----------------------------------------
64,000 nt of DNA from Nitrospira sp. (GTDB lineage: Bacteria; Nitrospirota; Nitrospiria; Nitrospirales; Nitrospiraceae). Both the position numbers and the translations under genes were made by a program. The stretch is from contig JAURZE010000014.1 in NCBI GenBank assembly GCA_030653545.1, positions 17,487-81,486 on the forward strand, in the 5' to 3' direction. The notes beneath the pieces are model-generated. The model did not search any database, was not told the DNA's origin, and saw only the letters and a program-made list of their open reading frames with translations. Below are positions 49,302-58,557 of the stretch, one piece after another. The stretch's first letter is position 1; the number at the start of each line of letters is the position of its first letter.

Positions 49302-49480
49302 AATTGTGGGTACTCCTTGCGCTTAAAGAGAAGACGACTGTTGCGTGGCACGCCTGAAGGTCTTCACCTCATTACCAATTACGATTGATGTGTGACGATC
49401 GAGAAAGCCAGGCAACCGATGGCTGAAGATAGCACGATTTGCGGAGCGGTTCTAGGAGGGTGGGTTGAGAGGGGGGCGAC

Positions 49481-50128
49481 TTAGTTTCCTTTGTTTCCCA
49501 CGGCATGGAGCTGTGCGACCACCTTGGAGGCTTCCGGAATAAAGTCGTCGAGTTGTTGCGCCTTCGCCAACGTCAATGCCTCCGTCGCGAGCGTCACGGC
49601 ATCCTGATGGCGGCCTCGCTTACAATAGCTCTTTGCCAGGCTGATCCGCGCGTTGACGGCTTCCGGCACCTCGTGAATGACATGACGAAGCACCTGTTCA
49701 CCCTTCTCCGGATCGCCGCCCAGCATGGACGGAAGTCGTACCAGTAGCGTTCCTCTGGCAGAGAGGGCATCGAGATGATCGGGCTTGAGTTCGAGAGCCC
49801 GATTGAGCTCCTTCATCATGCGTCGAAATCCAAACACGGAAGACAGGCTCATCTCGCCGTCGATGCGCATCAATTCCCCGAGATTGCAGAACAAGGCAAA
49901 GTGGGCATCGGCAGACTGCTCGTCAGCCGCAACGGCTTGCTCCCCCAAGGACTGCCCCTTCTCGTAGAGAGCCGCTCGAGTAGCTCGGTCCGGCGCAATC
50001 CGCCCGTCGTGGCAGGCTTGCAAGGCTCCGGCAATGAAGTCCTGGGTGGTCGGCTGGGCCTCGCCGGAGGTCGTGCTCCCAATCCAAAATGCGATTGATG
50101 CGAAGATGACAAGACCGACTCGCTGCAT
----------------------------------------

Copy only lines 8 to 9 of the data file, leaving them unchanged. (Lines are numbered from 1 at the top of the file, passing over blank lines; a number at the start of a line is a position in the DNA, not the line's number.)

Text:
49601 ATCCTGATGGCGGCCTCGCTTACAATAGCTCTTTGCCAGGCTGATCCGCGCGTTGACGGCTTCCGGCACCTCGTGAATGACATGACGAAGCACCTGTTCA
49701 CCCTTCTCCGGATCGCCGCCCAGCATGGACGGAAGTCGTACCAGTAGCGTTCCTCTGGCAGAGAGGGCATCGAGATGATCGGGCTTGAGTTCGAGAGCCC